When Puerto Rico started building its power grid in the 1940s, forest covered about 6 percent of the agriculture-dependent island. As it industrialized, land use changed. Today, forest grows on more than half of the island, taking over abandoned agricultural lands. And that jungle is lusty: it grows fast, year round.
The fact that locals love trees, can be a problem. People plant them for shade, their beauty and food, sometimes in places they shouldn’t, like the orchard where worker Julio Alvarado Feliciano struggled to reinstall lines.
The island’s mountainous interior, criss-crossed by transmission lines, complicates things, too.
Because the terrain is difficult and the growing season long, Mireya Rodriguez, who works in PREPA’s fiscal office, doesn’t think Puerto Rico can ever have manicured corridors like those on the mainland.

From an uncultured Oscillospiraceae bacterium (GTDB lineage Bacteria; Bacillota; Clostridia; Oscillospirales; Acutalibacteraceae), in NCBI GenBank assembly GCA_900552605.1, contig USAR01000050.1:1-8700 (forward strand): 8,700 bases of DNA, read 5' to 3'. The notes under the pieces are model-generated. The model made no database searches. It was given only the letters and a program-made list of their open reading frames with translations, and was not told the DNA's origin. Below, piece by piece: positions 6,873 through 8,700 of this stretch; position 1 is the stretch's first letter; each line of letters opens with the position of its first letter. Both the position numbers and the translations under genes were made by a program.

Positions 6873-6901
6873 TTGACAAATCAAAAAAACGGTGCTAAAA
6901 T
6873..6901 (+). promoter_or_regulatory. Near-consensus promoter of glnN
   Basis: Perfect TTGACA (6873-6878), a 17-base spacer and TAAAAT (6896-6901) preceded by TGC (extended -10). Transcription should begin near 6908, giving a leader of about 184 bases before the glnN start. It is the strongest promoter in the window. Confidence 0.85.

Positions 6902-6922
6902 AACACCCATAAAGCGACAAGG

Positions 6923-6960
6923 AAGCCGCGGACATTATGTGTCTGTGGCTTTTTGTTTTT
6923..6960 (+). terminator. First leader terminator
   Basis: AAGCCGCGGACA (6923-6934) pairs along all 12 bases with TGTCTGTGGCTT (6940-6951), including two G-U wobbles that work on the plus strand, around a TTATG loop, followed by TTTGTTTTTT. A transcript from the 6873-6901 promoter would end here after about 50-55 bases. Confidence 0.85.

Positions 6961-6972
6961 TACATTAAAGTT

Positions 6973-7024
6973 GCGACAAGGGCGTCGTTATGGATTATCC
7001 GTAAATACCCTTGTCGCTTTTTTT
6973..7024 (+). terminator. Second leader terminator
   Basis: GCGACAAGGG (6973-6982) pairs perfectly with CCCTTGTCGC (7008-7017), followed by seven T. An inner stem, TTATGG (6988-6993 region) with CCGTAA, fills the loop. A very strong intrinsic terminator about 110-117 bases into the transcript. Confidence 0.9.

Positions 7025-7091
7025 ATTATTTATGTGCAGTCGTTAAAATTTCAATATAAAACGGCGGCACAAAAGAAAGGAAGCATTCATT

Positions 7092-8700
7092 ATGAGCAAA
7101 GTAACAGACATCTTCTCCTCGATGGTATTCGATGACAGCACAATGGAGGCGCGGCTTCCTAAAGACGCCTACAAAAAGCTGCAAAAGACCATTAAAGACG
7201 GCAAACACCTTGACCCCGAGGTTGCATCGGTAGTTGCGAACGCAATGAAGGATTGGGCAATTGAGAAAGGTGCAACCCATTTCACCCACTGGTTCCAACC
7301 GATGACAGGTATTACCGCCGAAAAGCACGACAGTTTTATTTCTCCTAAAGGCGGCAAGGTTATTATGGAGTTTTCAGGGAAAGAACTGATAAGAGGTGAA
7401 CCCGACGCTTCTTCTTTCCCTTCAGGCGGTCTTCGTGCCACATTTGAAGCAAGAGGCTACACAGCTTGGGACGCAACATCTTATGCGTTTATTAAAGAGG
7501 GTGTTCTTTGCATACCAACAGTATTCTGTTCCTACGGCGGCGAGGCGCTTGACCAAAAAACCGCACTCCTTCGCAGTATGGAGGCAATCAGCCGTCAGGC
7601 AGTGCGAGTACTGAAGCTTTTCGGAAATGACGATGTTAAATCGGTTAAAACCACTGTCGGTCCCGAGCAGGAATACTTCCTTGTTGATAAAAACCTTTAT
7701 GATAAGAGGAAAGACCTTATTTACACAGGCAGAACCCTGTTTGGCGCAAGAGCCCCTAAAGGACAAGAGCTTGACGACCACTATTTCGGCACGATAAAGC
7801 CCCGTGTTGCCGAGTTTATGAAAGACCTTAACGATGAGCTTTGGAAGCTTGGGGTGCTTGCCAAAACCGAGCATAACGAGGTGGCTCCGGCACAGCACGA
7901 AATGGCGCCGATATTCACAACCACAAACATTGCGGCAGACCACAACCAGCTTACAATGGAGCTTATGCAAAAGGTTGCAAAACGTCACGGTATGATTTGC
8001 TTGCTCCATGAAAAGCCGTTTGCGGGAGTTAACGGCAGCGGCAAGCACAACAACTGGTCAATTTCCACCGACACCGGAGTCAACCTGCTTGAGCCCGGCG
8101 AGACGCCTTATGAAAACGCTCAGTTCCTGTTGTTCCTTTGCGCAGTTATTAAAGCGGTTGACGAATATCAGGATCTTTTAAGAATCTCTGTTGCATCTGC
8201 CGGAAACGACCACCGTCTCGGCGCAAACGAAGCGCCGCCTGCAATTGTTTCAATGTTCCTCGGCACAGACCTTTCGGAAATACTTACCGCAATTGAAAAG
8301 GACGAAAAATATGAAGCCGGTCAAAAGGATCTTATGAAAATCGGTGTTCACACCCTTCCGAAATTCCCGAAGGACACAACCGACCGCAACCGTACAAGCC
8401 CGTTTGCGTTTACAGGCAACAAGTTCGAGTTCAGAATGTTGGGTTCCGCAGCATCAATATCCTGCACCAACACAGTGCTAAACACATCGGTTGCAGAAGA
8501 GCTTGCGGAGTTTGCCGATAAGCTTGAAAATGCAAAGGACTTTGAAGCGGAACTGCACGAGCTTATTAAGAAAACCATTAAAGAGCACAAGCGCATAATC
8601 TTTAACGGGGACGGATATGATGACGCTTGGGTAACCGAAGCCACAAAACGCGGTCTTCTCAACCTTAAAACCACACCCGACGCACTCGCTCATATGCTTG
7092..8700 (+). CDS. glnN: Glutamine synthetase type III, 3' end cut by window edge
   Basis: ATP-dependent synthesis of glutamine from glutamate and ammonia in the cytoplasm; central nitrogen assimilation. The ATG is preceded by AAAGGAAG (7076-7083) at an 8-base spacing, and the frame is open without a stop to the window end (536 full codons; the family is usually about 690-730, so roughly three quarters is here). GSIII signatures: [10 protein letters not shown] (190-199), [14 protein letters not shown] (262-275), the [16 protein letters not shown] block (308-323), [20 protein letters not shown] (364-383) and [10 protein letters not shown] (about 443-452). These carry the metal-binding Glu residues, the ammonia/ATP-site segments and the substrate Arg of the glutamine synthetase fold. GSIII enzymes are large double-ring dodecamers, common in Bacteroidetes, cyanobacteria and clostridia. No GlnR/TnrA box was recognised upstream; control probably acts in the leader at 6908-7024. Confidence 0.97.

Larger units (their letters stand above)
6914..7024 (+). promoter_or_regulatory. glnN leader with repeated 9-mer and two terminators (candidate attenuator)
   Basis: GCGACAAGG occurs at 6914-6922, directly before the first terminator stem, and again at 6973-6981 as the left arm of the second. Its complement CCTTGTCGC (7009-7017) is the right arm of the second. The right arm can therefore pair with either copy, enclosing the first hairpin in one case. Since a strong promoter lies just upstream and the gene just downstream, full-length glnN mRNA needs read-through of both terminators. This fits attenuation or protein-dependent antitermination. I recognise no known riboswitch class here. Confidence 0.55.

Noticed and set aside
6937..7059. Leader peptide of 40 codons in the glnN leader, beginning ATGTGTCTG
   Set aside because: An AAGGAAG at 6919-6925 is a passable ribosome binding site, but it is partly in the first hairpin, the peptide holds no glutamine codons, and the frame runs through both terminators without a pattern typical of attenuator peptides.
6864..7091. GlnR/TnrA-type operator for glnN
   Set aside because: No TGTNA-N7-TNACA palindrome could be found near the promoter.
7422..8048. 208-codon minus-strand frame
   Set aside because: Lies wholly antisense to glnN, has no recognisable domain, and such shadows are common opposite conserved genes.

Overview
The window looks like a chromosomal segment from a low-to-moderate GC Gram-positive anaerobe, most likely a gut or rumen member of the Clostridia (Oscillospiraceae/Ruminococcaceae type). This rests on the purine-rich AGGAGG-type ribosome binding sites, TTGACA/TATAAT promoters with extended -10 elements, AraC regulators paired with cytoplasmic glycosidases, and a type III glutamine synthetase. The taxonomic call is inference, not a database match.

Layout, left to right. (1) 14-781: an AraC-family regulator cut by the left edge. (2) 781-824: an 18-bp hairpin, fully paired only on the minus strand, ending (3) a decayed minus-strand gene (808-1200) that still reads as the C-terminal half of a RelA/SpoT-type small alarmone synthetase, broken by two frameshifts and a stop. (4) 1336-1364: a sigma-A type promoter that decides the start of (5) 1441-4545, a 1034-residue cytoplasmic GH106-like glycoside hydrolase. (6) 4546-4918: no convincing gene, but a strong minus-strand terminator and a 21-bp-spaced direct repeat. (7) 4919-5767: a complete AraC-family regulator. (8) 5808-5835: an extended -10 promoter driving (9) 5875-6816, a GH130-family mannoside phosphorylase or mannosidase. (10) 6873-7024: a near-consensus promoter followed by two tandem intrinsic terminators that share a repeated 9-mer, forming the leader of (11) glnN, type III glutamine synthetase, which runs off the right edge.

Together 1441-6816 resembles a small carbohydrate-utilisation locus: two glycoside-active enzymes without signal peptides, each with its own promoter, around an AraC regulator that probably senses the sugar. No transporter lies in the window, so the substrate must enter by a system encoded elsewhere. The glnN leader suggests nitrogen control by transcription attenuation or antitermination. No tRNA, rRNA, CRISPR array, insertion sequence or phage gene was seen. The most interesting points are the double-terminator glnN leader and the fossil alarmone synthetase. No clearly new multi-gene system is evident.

Maintenance used to be more consistent. The utility used to have vegetation management crews, who followed trimming plans. Much of that has been replaced by reactive work; crews say their most common calls now are to fix lines and transformers damaged by trees.
In part, that’s because the utility is in serious financial trouble. It’s about $9 billion in debt. For years, PREPA has been cutting spending and staff. Often, as people quit or retire, they’re not replaced.
Alexis Hernandez is a 30-year veteran at PREPA. In a little restaurant in the town of Utuado — over a meal of rice and beans with chicken — Hernandez said his region used to have 60 or 70 employees. Now, if 15 show up, it’s a lot. He’s supposed to be a heavy equipment operator, but finds himself clearing vegetation.